NewsOnly 20 minutes to happiness

Only 20 minutes to happiness

Because the Christmas mass was always the beginning of something magical: the last episode of our FR Advent stories.

When boredom got the better of you, you were almost there. We had been pushing all morning: When do we go to church? When does the church start? Earlier than last year !? Why did it all take so long !? Lunch – who’s hungry on a day like this !? Going for a walk – does that have to be ?! And these endless fairy tale films: “We are waiting for the Christ Child”. The others maybe. Not me. I wanted to go to church – for Christmas mass.

It was finally dark. The bells began to ring. We sat in there half an hour beforehand. Papa always had to see the pastor. In the twilight someone played this lame music by Bach, Telemann or whatever they were called. That was on the leaflets that were on the benches and contained the songs for later.

I started counting the candles on the Christmas tree. How huge it was! I imagined myself climbing branch by branch in the sky to see if the Christ Child had already left with the presents. Hopefully the Carrera track hadn’t forgotten it! Soon there were no more seats, people had to stand. Mama smelled so good of perfume. I had to put on those scratchy pants again. Please, please, dear Christ Child, think about the steep bend!

christmas rituals

We all have certain stories, films or rituals that belong to Christmas – and without which our Advent season would only be half as festive. This year’s FR advent calendar ends with today’s text. We would like to take this opportunity to thank you, the readers, for the loving and touching submissions that have once again shown us: It is the personal stories that make you happy and go to the heart. And not just to those who read it, but also to those who wrote it. Merry Christmas! FR

Suddenly the neon tubes started. It was getting light. The organ roared. Then they moved in in these strange robes: in front the acolytes, behind them the pastor – serious, bent over, hands folded. Now I could see how crowded the church was: So many people! Everyone wore their good things. Did her pants itch like that too? What did they want?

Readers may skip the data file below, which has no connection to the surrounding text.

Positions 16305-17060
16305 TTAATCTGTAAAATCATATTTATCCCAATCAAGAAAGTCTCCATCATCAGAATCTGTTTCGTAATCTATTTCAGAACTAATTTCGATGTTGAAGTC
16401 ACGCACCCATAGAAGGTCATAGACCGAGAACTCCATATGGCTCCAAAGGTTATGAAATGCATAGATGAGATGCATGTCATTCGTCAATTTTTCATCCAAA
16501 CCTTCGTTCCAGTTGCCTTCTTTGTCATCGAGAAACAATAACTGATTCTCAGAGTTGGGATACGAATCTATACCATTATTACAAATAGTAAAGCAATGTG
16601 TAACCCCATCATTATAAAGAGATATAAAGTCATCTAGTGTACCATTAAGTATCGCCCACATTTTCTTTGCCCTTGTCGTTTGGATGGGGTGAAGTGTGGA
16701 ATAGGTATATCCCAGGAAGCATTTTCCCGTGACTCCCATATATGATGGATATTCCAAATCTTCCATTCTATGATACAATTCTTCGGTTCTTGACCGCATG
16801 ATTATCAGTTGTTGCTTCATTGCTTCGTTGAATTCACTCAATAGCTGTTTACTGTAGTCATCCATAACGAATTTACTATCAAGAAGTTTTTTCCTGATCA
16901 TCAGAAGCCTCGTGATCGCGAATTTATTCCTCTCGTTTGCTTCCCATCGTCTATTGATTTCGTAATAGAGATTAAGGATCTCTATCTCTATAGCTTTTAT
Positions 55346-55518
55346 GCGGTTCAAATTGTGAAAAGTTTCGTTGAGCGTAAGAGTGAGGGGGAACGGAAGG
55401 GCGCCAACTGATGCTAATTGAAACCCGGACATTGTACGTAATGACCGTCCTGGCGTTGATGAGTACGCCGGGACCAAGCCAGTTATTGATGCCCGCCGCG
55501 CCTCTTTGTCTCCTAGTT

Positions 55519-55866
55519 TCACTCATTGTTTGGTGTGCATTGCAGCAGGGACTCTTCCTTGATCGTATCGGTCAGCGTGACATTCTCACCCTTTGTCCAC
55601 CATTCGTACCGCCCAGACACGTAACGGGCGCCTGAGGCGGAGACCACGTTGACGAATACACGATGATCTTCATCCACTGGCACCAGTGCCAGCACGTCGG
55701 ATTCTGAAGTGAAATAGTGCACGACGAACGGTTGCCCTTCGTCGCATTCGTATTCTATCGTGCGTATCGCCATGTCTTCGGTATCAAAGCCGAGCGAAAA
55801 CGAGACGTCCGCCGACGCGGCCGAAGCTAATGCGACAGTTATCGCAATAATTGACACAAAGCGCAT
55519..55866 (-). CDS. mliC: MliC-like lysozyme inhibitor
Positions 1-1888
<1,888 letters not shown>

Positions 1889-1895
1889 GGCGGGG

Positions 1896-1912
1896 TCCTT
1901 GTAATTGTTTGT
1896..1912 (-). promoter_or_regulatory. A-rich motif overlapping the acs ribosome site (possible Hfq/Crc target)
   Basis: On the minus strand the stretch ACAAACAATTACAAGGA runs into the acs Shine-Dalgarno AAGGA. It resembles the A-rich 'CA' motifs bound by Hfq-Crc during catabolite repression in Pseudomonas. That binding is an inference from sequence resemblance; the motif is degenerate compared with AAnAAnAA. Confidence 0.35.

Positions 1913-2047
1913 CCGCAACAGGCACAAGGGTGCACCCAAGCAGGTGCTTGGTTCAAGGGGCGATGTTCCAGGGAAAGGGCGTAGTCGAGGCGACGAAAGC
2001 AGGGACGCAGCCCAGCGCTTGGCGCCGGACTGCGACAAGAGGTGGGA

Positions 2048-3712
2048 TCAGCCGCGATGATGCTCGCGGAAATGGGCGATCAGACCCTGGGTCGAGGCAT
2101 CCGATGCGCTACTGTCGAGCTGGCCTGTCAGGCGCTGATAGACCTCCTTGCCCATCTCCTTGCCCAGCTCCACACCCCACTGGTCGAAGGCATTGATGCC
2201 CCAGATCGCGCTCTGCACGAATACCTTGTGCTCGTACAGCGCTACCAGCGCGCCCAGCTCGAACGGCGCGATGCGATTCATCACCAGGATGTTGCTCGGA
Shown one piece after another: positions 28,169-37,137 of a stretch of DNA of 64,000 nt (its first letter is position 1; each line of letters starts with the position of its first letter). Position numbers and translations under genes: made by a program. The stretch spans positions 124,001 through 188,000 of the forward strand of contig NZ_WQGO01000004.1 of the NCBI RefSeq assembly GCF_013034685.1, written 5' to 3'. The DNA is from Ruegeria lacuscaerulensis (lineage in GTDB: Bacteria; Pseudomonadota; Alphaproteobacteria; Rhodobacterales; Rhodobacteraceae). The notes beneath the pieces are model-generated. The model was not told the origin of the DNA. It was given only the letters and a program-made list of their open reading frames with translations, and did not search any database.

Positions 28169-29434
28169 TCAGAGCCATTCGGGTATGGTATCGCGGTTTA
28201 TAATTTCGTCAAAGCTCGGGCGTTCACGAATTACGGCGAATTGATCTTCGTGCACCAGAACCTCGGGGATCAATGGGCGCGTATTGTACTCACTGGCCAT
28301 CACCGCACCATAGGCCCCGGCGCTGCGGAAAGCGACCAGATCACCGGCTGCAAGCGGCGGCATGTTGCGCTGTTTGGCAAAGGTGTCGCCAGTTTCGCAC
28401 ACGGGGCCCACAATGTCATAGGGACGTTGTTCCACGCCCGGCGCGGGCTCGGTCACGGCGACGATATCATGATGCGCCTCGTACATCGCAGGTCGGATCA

Although I’d heard it a couple of times, I always liked the Christmas story best during Christmas mass. Simply because it was a story, no intercession, no prayer, none of those idle formulas. It occupied the imagination: Why did Augustus let the people count? Did the incense of the three kings smell better than mom’s perfume? Has the child frozen in the manger as we do now in the unheated church?

Thank you, Jesus, it’s Christmas because of you and I’m getting a Carrera track! Thank you for enduring the scratchy straw for me! But then came the sermon. Sometimes it lasted 20 minutes. Supposedly, this story of the birth of Jesus should have to do with us. I thought that was absurd. Bethlehem was far away, history a long time ago. In my uncle’s stable, the cows were chained up. The pigs squealed terribly. It stank.

Somehow what the pastor was preaching sounded wrong. What he was suggesting in the story didn’t fit. The story was true even without him. She said: People owe everything to Jesus. He was born for people. He helps everyone. That someone like that was born is a miracle. And that’s why we give each other: to be happy about it. There is nothing bad about Christmas, only good. Time stands still on Christmas Eve: everything is happiness.

The sermon was the opposite: a martyrdom of boredom. Hold on, I thought, when the sermon is done, it’s almost there! Then it takes another 20 minutes. Then we go home and a miracle occurs. The bell will ring, I’ll unpack what I’ve long dreamed of. This is the best moment I can imagine! Only 20 minutes to happiness. I thought.

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